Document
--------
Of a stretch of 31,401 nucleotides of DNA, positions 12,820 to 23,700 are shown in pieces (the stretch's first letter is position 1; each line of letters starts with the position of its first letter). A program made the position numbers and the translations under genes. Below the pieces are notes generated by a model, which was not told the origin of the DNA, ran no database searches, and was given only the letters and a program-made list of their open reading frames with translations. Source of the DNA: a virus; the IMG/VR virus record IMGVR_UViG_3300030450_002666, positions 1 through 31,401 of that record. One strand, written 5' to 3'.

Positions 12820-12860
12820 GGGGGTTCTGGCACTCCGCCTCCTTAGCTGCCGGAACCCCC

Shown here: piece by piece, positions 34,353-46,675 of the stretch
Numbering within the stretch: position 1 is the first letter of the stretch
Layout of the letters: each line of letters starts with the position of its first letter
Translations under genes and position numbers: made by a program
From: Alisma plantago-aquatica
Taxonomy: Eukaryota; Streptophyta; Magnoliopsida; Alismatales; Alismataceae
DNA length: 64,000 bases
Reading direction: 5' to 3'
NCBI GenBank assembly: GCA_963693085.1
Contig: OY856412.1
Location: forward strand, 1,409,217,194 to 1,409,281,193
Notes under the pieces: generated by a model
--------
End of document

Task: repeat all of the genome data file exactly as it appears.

Of a stretch of 31,401 nucleotides of DNA, positions 12,820 to 23,700 are shown in pieces (the stretch's first letter is position 1; each line of letters starts with the position of its first letter). A program made the position numbers and the translations under genes. Below the pieces are notes generated by a model, which was not told the origin of the DNA, ran no database searches, and was given only the letters and a program-made list of their open reading frames with translations. Source of the DNA: a virus; the IMG/VR virus record IMGVR_UViG_3300030450_002666, positions 1 through 31,401 of that record. One strand, written 5' to 3'.

Positions 12820-12860
12820 GGGGGTTCTGGCACTCCGCCTCCTTAGCTGCCGGAACCCCC

Shown here: piece by piece, positions 34,353-46,675 of the stretch
Numbering within the stretch: position 1 is the first letter of the stretch
Layout of the letters: each line of letters starts with the position of its first letter
Translations under genes and position numbers: made by a program
From: Alisma plantago-aquatica
Taxonomy: Eukaryota; Streptophyta; Magnoliopsida; Alismatales; Alismataceae
DNA length: 64,000 bases
Reading direction: 5' to 3'
NCBI GenBank assembly: GCA_963693085.1
Contig: OY856412.1
Location: forward strand, 1,409,217,194 to 1,409,281,193
Notes under the pieces: generated by a model